Have you verified the project timebase setting? Otherwise perhaps something to do with "Use source timecode"?
Yep checked everything I could think of. But like I said, rendering the exact same project in CS6 does not give the error...
Source time code is (in this case) irrelevant, I simplified the comp to an image sequence with an audio track. The image sequence is only 125 frames long, the audio file is exact 5 seconds.
When I go through the qt-movie frame by frame everything is identical to the correct movie (rendered in CS6), except for the last frame. This is doubled, and for some reason the duration of this doubled frame seems longer than 1/25th of a second. That is, the play-head jumps a longer distance with this last frame than with all the others, I have no way of checking if this last frame is indeed longer.
I did some more testing and I think (hope) I found the problem.
First I made a new project, new comp (HDTV 1080 TV preset). Just a solid, timecode filter on it and render to Quicktime. Result 5 seconds.
Same comp, now with an audio file added. Result 5.16 seconds.
Image sequence without audio: 5 sec, with audio 5.16 secs.
When I open the properties window (Command-J) in Quicktime player I can see that both the Audio track and the timecode track are 5.16 sec, the video track is 5.
Various audio files and image sequences later I can safely say it's the audio causing the probem. Must be related to the 8KHz audio bug when rendering Quicktime. For which apparently a solution exist, but is yet to be shared with us (http://forums.adobe.com/message/5938627#5938627).
So, back to CS6 until it pleases Adobe to release the update to their humble subjects...
Yepp, sounds reasonable that it might be related to audio issues. that would have been my next suggestion based on your description.
1 person found this helpful
This is a bug that occurs when you export to QuickTime with ProRes, DVCPRO HD or some other codecs from After Effects CC with audio enabled. The XMP duration value in the QuickTime file is being set incorrectly, but only for these codecs and only when audio is included. See my posts on this forum thread:
- Export the comp using AME.
- Export separate video and audio files.
- Use a different codec. Animation, PNG, and H.264 do not cause this problem.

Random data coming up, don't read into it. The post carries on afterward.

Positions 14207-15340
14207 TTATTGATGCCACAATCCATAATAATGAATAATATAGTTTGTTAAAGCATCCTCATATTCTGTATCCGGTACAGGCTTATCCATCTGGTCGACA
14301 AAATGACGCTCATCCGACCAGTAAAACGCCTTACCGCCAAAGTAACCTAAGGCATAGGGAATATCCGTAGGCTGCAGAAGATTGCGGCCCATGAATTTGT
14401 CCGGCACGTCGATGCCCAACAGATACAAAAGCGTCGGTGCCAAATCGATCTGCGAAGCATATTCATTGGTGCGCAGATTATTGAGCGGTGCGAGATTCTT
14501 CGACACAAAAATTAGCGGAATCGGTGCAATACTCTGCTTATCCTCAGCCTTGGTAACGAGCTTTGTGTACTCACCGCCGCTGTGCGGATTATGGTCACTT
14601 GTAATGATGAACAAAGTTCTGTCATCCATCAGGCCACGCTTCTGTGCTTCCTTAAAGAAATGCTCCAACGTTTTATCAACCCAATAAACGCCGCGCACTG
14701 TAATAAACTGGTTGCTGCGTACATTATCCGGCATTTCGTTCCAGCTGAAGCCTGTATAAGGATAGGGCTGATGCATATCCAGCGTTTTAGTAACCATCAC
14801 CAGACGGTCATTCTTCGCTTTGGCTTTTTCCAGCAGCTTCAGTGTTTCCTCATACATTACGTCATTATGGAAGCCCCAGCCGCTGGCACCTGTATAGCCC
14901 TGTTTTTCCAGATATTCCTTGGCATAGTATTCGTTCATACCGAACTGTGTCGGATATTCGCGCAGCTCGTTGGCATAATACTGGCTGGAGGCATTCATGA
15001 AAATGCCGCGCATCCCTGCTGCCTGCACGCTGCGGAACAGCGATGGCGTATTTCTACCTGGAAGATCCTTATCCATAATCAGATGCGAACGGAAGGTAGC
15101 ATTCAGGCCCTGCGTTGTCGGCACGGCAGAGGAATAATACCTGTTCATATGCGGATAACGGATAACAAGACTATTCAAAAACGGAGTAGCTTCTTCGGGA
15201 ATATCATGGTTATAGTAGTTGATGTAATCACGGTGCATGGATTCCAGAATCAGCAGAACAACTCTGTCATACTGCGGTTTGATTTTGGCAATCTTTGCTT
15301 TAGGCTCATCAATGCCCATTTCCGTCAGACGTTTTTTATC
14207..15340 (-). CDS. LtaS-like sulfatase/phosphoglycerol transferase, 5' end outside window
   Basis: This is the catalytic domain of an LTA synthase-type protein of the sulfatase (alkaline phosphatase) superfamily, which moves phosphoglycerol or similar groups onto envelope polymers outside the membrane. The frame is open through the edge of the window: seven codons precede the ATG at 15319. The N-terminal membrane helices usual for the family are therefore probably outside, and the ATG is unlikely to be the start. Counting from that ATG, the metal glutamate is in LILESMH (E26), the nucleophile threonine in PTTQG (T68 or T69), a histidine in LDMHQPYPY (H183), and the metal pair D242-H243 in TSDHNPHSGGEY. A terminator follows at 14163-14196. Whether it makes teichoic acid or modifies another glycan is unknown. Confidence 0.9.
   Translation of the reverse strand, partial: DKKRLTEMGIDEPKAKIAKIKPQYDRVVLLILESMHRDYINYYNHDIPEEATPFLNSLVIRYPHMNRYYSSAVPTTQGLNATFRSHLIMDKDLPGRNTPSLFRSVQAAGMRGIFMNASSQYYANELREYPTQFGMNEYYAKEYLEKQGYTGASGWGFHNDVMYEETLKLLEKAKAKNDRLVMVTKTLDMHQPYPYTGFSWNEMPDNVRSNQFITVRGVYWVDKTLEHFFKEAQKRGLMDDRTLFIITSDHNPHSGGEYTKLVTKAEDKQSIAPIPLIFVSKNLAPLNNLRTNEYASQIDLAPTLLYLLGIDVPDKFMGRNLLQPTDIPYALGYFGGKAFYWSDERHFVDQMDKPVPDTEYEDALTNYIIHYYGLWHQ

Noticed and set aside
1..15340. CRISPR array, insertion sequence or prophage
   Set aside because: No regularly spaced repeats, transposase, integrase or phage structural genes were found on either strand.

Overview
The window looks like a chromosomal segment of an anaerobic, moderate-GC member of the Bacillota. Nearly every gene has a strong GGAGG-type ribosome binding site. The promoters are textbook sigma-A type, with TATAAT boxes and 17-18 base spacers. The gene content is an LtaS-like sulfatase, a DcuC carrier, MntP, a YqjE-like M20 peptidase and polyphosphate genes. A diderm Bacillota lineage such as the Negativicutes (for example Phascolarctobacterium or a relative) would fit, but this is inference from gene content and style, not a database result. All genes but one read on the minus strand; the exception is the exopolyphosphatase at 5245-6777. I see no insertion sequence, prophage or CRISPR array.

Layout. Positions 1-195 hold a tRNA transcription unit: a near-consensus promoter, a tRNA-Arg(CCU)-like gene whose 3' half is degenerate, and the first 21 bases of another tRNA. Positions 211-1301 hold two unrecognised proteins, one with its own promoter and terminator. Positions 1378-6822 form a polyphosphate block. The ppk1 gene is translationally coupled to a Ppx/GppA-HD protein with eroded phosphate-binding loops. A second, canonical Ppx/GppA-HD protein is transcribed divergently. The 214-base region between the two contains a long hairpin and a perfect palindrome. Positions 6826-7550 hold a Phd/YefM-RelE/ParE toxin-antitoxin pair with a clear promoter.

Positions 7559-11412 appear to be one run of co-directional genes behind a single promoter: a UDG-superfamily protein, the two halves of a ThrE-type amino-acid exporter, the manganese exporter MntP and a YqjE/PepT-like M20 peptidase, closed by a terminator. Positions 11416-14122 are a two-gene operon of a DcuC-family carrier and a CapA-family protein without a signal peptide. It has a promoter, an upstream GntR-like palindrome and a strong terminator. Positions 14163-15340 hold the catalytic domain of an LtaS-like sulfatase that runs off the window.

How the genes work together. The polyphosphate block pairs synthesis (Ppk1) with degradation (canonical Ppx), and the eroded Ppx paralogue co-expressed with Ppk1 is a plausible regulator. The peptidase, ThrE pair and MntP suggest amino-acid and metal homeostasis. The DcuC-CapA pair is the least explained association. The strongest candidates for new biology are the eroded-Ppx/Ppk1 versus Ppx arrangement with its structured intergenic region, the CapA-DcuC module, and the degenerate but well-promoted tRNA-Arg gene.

- Open the QuickTime file in a text editor, search for the xmpDM:duration section, change the xmpDM:value to the expected value, then save the file. (This value is in milliseconds. Quick method to get the value without doing the math: make a blank comp of the same duration and export it without audio, and copy/paste the value from that file.)
Our apologies about this bug. It is filed as high priority for a bug fix release we are working on for After Effects CC (12.2).
High priority or not, I did not know about this until my client returned a file that was not the right length. And I'm sure most users are not aware of this bug. Maybe you should think about sending a mail to all your users about serious -hidden- bugs like these. I don't know about other users, but for me AE is a tool to make a living. I do not want to spend hours on forums just to find out what is wrong with my software today. I want it to work and do what is expected. I dont't pay Adobe to be a beta tester.
Please at least give us the impression you take AE seriously. Ever since switching to CC i've been haunted by bugs, slow renders, disappearing preferences etc. I feel I'm spending more time fixing problems introduced by each update than doing actual work.
Since the company making the broadcast copies only accepts Prores or Uncompressed Quicktimes, rendering in another format/codec is not an option.
There are of course options to work around this bug, but, apart from the fact it should not be there in the first place, not knowing about a bug like this does not help. Now that I know about it I can work around it.
As Tim said, we are working on a bug-fix update for this and a few other issues.
Can't wait for it to happen since I have exactly the same issue here!
This problem is addressed by the After Effects CC (12.2.1) bug-fix update, which is now available:
Note the part at the end of that page about a crucial update for the Creative Cloud desktop application, which addresses some severe problems with AME, Premiere Pro, and After Effects.